Learn to recognize and acknowledge your emotions: Pay attention to your emotions, and learn to recognize and label them accurately. Practice mindfulness exercises, such as focused breathing or body scan meditation, to observe your emotions without judgment. For example, you can take a few minutes each day to focus on your breath, noticing each inhale and exhale. When difficult emotions arise, try deep breathing or engaging in positive self-talk to experience your emotions in a non-harmful way. SurvivingBreastCancer.org offers an on-demand meditation video library, as well as virtual meditation and mindfulness programs.
Educate yourself about cancer: By connecting with healthcare professionals, actively listening and asking relevant questions to enhance your understanding of your condition and treatment, you engage in a process that cultivates emotional intelligence. Being well-informed enables you to anticipate potential challenges, prepare yourself emotionally, and develop effective coping strategies.
Practice self-care: Take care of yourself physically and emotionally by getting enough sleep, eating a healthy diet, and exercising regularly. Consider incorporating meditation or yoga into your routine to manage stress and anxiety. Engaging in enjoyable hobbies and activities can boost your mood and help you feel more emotionally resilient.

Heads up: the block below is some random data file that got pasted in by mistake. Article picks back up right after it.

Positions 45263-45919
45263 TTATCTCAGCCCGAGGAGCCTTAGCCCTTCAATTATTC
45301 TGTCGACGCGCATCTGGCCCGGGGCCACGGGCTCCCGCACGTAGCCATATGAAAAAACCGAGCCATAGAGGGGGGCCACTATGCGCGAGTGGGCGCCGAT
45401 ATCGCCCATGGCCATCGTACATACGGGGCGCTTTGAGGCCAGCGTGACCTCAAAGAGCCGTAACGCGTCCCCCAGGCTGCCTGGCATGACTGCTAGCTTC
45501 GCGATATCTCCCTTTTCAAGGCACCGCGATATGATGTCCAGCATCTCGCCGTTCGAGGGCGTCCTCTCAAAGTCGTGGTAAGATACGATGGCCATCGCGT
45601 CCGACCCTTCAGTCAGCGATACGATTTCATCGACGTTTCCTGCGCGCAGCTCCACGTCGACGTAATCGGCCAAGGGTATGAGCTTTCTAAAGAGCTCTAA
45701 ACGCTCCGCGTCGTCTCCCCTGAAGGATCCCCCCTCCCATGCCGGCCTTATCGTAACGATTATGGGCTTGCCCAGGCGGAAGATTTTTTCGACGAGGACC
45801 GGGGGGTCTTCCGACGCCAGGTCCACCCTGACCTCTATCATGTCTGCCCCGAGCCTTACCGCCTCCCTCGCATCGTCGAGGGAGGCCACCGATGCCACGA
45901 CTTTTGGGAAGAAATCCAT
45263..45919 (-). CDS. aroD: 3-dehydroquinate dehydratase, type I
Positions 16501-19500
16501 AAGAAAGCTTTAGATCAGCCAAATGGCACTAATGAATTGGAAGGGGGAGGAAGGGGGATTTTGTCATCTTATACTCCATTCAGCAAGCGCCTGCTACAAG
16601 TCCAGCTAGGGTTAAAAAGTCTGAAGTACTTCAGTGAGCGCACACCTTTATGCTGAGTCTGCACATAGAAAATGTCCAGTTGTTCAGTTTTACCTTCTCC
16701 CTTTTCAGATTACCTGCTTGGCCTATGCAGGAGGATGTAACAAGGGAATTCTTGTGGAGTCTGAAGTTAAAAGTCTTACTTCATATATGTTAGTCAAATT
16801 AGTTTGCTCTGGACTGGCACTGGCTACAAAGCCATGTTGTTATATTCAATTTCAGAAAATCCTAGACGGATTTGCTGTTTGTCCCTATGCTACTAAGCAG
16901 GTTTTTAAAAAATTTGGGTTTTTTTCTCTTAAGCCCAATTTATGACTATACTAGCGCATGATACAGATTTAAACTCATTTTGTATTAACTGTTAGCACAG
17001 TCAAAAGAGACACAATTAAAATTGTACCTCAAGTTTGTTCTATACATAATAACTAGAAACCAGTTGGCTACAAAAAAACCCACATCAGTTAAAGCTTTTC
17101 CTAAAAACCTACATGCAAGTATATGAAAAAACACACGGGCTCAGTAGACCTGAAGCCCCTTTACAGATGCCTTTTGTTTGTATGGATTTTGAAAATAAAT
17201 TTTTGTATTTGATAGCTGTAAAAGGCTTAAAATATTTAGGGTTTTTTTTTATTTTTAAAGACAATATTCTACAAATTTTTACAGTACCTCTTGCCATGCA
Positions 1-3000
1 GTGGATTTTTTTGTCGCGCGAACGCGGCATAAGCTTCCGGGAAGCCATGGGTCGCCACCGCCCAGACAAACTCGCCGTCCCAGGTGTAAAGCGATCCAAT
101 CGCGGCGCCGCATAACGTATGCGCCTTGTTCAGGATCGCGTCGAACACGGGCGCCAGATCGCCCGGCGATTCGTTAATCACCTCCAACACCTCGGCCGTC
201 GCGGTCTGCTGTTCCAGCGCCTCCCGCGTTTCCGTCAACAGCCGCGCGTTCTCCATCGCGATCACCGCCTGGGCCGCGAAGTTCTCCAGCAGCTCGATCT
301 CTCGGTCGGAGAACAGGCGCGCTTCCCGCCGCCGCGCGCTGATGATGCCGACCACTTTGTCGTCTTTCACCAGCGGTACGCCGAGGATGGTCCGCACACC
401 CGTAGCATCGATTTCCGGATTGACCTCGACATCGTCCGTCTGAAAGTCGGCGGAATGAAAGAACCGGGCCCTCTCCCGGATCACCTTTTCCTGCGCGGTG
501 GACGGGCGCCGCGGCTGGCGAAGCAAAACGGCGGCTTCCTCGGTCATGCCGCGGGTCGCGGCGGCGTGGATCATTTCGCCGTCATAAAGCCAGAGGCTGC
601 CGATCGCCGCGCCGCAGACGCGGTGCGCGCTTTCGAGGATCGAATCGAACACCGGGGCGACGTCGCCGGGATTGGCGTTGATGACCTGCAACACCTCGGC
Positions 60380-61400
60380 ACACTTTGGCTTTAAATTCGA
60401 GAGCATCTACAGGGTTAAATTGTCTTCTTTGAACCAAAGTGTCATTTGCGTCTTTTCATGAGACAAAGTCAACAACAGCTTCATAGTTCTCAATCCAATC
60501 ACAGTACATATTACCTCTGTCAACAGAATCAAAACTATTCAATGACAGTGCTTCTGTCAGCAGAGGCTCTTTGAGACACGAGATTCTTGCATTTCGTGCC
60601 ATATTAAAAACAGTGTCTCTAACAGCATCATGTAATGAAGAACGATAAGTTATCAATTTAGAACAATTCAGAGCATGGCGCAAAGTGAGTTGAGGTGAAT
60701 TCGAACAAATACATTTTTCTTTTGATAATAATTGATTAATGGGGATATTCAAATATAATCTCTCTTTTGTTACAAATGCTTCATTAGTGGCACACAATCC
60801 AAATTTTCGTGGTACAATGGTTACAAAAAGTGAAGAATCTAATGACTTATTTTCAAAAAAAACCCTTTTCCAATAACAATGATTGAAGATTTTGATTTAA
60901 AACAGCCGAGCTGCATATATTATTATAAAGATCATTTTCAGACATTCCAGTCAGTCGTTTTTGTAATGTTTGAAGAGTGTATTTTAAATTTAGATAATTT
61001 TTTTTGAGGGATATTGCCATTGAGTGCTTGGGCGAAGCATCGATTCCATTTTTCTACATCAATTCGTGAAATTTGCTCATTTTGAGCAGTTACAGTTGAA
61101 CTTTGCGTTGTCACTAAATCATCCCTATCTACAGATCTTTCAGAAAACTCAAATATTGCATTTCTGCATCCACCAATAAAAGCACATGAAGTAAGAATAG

Cultivate patience and empathy: Learn to truly listen and understand the perspectives of other people, as well as situations outside of your control. For instance, rather than getting frustrated over delays in test results or appointments, try to understand the reasons behind them, such as your case being complicated or your doctor having an increased patient load. By showing patience, you will be able to cultivate a productive relationship with your healthcare provider, enhance communication, and decrease feelings of isolation.
Build positive relationships: Surround yourself with people who encourage and support you and avoid negative or draining relationships. Consider attending support group meetings. SurvivingBreastCancer.org hosts weekly peer-to-peer meetups open to anyone diagnosed with breast cancer, in addition to meetups specifically for the metastatic (MBC) and inflammatory (IBC) breast cancer communities.